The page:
Wednesday, October 29, 2008

How to Build Earth Worm Farm and Why I Will ?

How to Build a Earthworm Farm and Why I Build Worm Farm?

Some people ask, "Why in the world would I want to have a worm farm? There are plenty of other useful farms that sell vegetables, fruits, animals, and eggs. What good is a worm farm?" Well, it's an understandable reaction. After all, it's usually the quiet people in society that go unnoticed; so why shouldn't there be quiet creatures that go unnoticed? People underestimate the value of the worm.

It's true that there are worms that do damage to crops, animals, and people. Worms in your intestinal system are best flushed out. That's why dogs and cats, even horses and cows receive worm treatments. These worms are taking away nutritional values the animals need to survive.

What about the good worms? The first reaction to a worm is, "Ewww, gross." Or, "Is that a snake?" Well, understanding anything is the key to appreciating it more. No, a worm is not a snake. The good worms are not poisonous and have positive benefits that are not readily seen. They're hard-working little creatures and deserve our respect.

So, what are good worms? Earthworms, compost worms, and fishing worms are good worms. Earthworms are found in rich soil. If your plants are healthy and growing, chances are there are earthworms down there toiling away to help make this happen. Those die-hard fishermen can tell you about the benefits of a good, fat fishing worm! Catfish and bream are two of the type of fish that enjoy worms. Let's not forget the healthy birds that flock to your yard to sing and play for you and your children or husband. These birds eat more than just the seed in your feeder, which is a good thing since the seed will run out and be forgotten by the well-meaning providers. That's where the worms come in to take up your slack!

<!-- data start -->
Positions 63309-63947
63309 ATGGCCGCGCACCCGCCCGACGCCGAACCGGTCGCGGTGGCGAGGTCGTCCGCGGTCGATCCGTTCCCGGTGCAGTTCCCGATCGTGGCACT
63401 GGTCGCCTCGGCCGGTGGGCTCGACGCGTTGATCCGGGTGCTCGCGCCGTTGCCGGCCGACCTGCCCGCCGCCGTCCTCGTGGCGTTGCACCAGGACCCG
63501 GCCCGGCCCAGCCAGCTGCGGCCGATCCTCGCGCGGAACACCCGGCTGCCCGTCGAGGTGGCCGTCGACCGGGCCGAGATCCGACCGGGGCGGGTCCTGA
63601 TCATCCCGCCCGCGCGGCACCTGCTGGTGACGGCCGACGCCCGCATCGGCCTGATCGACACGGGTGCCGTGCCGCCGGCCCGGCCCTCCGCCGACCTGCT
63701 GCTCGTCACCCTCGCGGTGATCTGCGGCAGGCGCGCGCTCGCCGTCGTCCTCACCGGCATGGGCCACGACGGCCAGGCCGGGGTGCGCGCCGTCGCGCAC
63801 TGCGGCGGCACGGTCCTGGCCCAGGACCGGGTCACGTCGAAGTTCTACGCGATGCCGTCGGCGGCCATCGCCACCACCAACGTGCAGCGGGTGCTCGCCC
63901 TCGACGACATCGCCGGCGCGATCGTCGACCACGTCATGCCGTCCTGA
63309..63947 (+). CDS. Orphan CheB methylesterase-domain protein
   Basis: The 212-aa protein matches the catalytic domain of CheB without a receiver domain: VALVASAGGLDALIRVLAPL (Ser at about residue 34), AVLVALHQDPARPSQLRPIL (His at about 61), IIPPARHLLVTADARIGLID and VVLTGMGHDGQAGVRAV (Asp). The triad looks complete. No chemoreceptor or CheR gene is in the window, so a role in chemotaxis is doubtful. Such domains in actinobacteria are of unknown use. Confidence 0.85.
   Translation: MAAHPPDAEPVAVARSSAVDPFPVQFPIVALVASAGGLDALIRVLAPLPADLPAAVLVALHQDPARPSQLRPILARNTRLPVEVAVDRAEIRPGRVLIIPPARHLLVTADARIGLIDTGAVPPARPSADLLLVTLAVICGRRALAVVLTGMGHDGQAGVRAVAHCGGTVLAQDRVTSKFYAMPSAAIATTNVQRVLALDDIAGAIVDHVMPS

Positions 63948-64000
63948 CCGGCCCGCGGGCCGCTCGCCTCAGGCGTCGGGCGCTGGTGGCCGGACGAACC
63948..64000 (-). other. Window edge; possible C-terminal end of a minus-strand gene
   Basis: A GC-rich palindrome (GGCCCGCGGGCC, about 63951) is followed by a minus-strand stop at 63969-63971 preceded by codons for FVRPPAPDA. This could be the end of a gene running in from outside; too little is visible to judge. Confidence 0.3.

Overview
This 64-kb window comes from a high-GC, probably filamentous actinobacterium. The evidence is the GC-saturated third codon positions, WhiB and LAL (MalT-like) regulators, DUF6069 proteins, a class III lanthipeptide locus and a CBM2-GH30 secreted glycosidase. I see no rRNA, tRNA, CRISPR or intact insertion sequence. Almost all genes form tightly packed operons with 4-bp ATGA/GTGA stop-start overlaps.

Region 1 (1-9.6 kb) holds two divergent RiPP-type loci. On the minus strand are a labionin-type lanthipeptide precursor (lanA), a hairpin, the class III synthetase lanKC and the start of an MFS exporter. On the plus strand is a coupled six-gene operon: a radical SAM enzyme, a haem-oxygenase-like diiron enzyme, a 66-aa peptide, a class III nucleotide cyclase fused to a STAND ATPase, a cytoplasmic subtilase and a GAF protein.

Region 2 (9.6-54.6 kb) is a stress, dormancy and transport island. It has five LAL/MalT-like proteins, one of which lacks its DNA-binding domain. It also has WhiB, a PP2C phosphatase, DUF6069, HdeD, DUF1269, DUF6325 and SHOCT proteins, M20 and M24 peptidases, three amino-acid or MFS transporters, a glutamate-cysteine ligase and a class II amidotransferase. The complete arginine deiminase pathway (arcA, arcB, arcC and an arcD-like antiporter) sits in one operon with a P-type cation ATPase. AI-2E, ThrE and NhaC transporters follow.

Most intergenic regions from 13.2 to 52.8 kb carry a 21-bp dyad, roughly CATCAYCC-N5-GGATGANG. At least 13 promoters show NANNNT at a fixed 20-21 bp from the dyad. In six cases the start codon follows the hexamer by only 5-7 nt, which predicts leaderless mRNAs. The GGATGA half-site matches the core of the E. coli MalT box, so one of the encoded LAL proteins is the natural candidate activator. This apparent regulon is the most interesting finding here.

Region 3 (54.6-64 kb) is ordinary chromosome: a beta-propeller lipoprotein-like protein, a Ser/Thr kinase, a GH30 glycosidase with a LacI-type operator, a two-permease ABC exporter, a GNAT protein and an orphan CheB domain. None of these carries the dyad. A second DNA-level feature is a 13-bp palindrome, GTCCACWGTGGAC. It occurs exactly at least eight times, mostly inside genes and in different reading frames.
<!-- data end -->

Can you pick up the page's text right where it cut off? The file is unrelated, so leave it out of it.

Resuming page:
People farm worms for useful reasons. But there are also reasons most people can't accept in general society yet. Worms can be great food for people. Mealworms, earthworms, grub worms, butterworms, and tomato horn worms are all edible. There are restaurants in Singapore that offer worms as a meal choice. Worms are eaten in Thailand, Mexico, Australia, Africa, Asia, and South America. People who are trying to survive in the wild, like our military soldiers, are taught to eat worms as a source of protein. They're low in fat, too.

Although people may not readily eat worms in America, worm farms can still provide a source of exotic food for those who do. The worms can also be shipped to other places, but the temperature has to be right so they'll live during shipment and upon arrival.

Worm farms can also produce special food called "hornworm chow", meal, and flours for use in cooking breads and cakes. Hornworm chow is sold as a powder for about $10 per 1/2 pound to feed about 85 worms to adulthood. This chow also feed chameleons.

So, as you can see worm farms are special and understanding them can be interesting and helpful.


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